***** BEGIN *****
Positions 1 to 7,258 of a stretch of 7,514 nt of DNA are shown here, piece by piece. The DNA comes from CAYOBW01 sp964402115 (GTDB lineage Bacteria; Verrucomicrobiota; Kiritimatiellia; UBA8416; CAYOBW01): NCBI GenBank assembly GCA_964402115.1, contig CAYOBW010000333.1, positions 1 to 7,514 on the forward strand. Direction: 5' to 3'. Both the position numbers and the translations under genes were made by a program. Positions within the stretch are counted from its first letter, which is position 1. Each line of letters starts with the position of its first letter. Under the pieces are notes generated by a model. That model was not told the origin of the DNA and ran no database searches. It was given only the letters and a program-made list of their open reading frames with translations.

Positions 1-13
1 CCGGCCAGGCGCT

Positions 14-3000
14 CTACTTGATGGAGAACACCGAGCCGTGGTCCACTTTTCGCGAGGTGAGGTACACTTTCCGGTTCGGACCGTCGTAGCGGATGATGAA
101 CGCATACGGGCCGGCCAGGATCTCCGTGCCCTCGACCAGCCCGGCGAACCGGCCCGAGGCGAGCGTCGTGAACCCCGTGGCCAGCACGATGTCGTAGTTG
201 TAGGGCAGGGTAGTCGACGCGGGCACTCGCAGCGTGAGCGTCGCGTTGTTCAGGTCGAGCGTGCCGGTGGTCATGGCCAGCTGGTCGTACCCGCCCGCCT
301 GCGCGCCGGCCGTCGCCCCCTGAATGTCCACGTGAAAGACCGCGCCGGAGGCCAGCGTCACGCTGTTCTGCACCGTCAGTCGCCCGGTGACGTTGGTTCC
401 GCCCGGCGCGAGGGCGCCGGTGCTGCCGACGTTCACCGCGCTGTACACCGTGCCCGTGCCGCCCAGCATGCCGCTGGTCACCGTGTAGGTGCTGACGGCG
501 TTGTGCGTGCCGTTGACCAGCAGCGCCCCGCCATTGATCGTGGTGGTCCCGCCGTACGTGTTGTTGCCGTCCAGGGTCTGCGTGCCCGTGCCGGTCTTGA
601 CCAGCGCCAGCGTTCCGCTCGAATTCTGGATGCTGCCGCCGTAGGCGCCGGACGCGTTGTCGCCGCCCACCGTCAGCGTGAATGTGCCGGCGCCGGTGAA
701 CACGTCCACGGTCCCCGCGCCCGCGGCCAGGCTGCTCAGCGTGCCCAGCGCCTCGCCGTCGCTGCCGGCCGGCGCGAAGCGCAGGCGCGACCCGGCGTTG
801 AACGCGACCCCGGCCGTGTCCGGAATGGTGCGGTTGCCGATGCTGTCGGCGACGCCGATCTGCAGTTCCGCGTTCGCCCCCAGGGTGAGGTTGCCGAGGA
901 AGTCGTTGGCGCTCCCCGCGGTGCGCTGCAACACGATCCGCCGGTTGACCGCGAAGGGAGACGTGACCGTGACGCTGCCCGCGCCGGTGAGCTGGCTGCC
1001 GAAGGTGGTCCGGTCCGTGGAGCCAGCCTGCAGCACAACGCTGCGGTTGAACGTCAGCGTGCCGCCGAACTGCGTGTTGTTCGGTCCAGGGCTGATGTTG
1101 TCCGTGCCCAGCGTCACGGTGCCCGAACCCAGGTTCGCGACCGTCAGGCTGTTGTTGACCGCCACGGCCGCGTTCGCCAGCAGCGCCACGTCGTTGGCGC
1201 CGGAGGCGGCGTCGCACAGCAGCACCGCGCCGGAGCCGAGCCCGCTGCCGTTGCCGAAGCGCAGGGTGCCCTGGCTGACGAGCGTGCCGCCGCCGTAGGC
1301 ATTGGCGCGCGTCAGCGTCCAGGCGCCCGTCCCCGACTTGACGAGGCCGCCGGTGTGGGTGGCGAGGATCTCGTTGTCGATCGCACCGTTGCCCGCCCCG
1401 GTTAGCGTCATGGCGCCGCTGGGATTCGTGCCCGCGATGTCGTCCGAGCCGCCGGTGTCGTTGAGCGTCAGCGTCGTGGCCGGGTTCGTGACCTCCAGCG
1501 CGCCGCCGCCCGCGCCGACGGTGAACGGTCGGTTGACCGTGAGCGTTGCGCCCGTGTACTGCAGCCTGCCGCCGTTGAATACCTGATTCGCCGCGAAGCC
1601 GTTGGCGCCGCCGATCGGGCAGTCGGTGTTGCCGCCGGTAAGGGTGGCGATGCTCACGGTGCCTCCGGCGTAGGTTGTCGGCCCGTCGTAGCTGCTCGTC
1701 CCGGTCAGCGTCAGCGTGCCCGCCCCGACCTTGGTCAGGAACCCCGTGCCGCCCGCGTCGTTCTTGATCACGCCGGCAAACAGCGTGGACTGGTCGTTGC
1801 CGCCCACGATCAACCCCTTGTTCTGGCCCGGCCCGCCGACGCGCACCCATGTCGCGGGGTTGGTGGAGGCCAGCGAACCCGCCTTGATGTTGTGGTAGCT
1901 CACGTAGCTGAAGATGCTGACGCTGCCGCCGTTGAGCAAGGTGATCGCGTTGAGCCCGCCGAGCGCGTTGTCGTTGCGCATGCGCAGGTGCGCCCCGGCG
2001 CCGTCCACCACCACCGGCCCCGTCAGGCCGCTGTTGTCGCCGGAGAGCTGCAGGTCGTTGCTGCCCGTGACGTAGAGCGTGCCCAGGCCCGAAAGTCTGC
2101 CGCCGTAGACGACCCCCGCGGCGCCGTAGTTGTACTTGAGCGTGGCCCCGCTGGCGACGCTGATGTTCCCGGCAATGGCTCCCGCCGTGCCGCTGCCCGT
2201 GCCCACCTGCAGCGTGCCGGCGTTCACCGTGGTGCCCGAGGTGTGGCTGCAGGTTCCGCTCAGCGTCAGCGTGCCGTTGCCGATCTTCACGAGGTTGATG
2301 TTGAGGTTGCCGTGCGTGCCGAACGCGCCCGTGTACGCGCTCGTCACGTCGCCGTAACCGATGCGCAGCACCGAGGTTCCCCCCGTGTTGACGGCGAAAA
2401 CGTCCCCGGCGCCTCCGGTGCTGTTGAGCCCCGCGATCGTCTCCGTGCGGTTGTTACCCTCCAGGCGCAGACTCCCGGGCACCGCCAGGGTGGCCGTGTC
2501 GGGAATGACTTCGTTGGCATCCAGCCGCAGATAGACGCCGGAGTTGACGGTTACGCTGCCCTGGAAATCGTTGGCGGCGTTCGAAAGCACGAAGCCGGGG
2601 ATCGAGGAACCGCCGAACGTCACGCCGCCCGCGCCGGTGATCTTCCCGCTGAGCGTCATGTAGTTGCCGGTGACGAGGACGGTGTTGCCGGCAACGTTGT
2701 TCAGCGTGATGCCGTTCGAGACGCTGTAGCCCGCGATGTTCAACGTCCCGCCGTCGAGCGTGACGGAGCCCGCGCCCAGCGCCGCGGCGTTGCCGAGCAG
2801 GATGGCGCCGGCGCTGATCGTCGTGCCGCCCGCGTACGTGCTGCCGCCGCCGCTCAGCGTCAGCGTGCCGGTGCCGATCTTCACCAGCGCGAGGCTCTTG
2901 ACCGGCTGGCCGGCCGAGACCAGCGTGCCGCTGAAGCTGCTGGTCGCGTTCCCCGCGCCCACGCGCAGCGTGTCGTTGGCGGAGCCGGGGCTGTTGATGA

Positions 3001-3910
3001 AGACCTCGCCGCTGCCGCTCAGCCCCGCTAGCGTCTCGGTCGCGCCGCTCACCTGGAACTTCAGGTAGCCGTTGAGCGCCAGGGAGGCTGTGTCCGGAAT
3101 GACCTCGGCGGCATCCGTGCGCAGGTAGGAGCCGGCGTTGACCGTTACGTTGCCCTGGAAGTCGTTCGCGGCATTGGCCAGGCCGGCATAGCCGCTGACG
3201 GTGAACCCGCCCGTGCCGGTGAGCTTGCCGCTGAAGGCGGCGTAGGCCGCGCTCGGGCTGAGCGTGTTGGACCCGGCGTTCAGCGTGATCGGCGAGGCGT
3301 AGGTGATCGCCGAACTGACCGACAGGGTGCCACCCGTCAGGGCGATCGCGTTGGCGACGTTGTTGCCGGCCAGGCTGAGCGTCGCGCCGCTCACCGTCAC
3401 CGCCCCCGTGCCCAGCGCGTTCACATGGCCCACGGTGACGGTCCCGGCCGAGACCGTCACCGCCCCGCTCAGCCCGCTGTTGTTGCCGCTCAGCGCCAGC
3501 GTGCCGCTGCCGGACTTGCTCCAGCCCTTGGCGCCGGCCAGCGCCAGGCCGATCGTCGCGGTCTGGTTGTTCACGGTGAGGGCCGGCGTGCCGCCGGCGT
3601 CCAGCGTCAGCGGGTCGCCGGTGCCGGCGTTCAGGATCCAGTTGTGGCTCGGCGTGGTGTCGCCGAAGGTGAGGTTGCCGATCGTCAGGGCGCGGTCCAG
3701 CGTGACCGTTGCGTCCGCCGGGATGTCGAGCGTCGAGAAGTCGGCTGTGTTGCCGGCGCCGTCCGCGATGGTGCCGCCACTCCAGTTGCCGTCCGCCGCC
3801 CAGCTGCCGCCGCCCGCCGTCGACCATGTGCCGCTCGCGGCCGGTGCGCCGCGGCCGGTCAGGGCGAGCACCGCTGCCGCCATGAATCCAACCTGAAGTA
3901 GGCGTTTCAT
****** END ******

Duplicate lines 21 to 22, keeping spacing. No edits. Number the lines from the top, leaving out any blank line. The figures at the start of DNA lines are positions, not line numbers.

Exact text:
1601 GTTGGCGCCGCCGATCGGGCAGTCGGTGTTGCCGCCGGTAAGGGTGGCGATGCTCACGGTGCCTCCGGCGTAGGTTGTCGGCCCGTCGTAGCTGCTCGTC
1701 CCGGTCAGCGTCAGCGTGCCCGCCCCGACCTTGGTCAGGAACCCCGTGCCGCCCGCGTCGTTCTTGATCACGCCGGCAAACAGCGTGGACTGGTCGTTGC